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Episode 167: The Temptation of Private Equity
The Temptation of Private Equity

This week, Shawn Busse, Jennifer Kerhin, and William Vanderbloemen discuss private equity. Both William and Jennifer have been getting emails and calls from representatives of PE firms who come promising all kinds of gifts—connections, expertise, money to invest in the business, and money to take off the table—which is why the temptation can be great. “If anybody even just offered me a three-day vacation, I think I would jump at it,” Jennifer jokes. But of course PE firms do exact a price, possibly including control of what used to be your business, which is why Jennifer says she wonders whether she should even take the phone calls. Entering the conversation, she says, feels a little like entering the Garden of Eden. Do you take a bite of that apple? Plus, Shawn thinks he’s found a better way to manage his company’s credit cards, and Jennifer gives us an update on her new website.

I Didn’t See All the Danger Signs

This week, Mel Gravely—the newest addition to our podcast team—tells Shawn Busse and William Vanderbloemen how he bought a Cincinnati construction business in 2005 even though the company wasn’t doing well, even though he knew nothing about construction, and even though the company had been shopped to everyone who did know construction. As you’ve probably guessed, things worked out just fine for Mel, who is now focused on putting a plan in place that’s designed to keep Triversity Construction in business for 100 years. That goal, Mel explains, can mean taking some counterintuitive steps, including not always maximizing profit and not planning to stay in the CEO job as long as he might have preferred. Plus: we learn why the construction industry is unlikely to be an early adopter when it comes to AI. And William tells us how he did this year on his mission to make himself less essential to his own business.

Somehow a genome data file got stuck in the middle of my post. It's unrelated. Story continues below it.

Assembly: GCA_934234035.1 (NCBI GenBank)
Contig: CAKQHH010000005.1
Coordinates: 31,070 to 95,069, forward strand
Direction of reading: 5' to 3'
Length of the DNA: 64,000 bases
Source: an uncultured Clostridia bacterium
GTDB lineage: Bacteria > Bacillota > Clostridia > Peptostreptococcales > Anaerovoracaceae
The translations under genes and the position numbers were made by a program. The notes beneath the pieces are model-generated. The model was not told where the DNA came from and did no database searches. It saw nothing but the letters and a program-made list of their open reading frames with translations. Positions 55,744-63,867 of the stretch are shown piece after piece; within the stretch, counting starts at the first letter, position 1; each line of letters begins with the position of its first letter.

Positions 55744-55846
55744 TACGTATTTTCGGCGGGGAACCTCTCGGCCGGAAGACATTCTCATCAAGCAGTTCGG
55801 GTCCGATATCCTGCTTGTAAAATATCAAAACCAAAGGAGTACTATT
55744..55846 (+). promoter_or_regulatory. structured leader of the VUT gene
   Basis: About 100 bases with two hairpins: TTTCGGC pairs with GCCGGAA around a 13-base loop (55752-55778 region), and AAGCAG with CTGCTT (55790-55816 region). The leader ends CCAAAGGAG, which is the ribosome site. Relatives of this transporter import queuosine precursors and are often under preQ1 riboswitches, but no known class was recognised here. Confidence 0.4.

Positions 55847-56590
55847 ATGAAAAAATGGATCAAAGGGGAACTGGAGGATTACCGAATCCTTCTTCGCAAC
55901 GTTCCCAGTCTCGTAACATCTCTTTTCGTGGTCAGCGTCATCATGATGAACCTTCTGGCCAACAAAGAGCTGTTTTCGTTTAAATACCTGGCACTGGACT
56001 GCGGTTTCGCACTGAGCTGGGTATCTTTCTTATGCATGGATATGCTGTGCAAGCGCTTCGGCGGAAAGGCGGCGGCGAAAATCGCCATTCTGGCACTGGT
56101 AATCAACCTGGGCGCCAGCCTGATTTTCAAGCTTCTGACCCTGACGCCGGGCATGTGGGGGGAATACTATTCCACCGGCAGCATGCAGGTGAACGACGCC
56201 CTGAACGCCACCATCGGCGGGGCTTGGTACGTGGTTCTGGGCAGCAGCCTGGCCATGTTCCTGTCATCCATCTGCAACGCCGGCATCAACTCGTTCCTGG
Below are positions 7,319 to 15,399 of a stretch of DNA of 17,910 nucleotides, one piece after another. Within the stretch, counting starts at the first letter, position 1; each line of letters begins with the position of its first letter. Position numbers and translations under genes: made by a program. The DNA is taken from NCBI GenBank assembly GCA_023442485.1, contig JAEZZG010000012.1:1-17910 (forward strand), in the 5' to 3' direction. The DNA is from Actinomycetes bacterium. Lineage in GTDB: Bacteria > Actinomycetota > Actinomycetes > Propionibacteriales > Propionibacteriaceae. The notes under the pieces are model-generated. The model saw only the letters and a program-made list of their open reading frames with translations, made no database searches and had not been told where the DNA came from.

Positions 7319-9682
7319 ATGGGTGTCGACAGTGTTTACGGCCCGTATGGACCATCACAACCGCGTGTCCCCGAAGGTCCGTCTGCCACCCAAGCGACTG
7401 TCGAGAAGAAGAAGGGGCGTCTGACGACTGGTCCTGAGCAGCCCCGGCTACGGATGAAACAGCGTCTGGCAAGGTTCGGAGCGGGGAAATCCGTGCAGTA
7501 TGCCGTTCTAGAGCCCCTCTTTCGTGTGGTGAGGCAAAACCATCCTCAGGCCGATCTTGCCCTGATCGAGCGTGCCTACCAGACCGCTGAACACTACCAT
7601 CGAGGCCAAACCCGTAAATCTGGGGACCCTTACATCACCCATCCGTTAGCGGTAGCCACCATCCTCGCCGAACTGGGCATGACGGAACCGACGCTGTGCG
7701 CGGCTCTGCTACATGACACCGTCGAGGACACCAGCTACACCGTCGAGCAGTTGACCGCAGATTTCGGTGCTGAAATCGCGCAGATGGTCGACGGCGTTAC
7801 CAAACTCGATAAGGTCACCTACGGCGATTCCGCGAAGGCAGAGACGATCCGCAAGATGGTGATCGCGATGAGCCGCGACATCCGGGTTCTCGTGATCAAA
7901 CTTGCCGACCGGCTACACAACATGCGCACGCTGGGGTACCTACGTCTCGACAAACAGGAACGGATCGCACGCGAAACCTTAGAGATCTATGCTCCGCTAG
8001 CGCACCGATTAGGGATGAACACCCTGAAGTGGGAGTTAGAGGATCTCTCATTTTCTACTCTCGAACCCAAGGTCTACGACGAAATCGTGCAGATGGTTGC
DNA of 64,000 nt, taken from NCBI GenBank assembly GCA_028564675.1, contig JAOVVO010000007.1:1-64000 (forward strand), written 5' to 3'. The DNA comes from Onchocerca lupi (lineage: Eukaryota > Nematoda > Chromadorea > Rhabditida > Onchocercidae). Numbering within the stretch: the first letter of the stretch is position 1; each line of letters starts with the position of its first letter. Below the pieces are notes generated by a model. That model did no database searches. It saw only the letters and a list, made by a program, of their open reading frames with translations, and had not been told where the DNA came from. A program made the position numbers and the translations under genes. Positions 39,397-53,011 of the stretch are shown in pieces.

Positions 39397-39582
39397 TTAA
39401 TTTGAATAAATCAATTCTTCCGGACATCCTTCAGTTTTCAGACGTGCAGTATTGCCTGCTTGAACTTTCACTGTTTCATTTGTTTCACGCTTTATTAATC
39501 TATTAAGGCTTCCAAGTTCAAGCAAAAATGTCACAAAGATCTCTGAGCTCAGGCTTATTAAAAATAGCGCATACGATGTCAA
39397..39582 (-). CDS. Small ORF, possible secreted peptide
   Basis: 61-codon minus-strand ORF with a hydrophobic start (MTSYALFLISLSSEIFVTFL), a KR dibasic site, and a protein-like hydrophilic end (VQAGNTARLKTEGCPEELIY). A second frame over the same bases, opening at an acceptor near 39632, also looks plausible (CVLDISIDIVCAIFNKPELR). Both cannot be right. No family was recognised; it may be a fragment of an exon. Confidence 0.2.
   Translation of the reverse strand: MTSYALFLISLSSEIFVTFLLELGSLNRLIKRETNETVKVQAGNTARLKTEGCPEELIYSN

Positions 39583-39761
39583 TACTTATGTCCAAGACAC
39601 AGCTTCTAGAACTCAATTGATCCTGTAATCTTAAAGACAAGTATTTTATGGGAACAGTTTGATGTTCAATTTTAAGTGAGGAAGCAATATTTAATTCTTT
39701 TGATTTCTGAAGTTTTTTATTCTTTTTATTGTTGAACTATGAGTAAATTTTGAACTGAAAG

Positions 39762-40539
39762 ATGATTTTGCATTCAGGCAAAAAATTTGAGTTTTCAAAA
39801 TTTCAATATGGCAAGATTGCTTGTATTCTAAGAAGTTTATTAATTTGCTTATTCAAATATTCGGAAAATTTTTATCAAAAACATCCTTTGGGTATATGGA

Bonus Episode: When Private Equity Comes for Your Industry

This week, Dr. Randy Spencer talks about the changes that have been roiling the vet business. For one thing, that pandemic puppy boom we all heard about has brought additional stress to veterinary workers who had already had more than their share. For another, there’s been a wave of corporate money and private equity flowing into the industry. That sounds as if it could be a good thing. And in fact, Spencer says he’s been dodging a constant flow of acquisition inquiries for years. But the big money has also engendered considerable turnover and disruption, and in response, Spencer decided to sell 100 percent of his business, 1st Pet Veterinary Centers, to an employee stock ownership plan in 2021. The transition to an ESOP remains something of a work in progress, in part because veterinary people tend to be more focused on pets than they are on profits. “Veterinary medicine,” Spencer says, “is just the best profession in the world. In a way, it's a service industry, but we get to serve pets. That's why veterinarians get into it.”

The Toughest Conversation

This week, Paul Downs, Jay Goltz, and Laura Zander don’t hold back. Laura and Jay both say their sales are coming in well below expectations. Not surprisingly, Jay has a five-point checklist that he’s using to assess and address his shortfall. Laura’s situation involves a marketing team that she says has been feeling stressed and is coming apart, with lots of crying and arguing. “They’re just collapsing,” she tells us. Paul, meanwhile, says his sales aren’t bad, but he’s got one employee who’s been holding them back. The employee, who’s been with Paul for 10 years, has been spiraling of late, says Paul, who’s dreading what he calls “the toughest conversation,” a conversation he fears will leave the employee devastated. In such situations, Jay says, he’s found it helpful to rank himself from one to 10 on the hardass scale: If Mr. Rogers is a 1 and Jack Welch—the take-no-prisoners former CEO of GE—is a 10, where do you want to be? “If you pick four or five,” Jay says, “you're probably gonna go out of business.”

When Business Owners Burn Out

This week, Shawn Busse and Jay Goltz discuss a recent Business Journal report that a lot of business owners are feeling burned out. Why is that, and what can owners do to avoid it? And have either Shawn or Jay been there? Plus: Shawn brings us up to date on the leadership transition he’s initiated, and—believe it or not—Jay has had another revelation about ESOPs. Also, do business owners need better regulation or no regulation? And which regulations are annoying Shawn and Jay the most right now? For Shawn, it’s the nightmare of having employees in multiple states and having to figure out and comply with the various rules of each of those states.

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Can I Go Dig a Hole?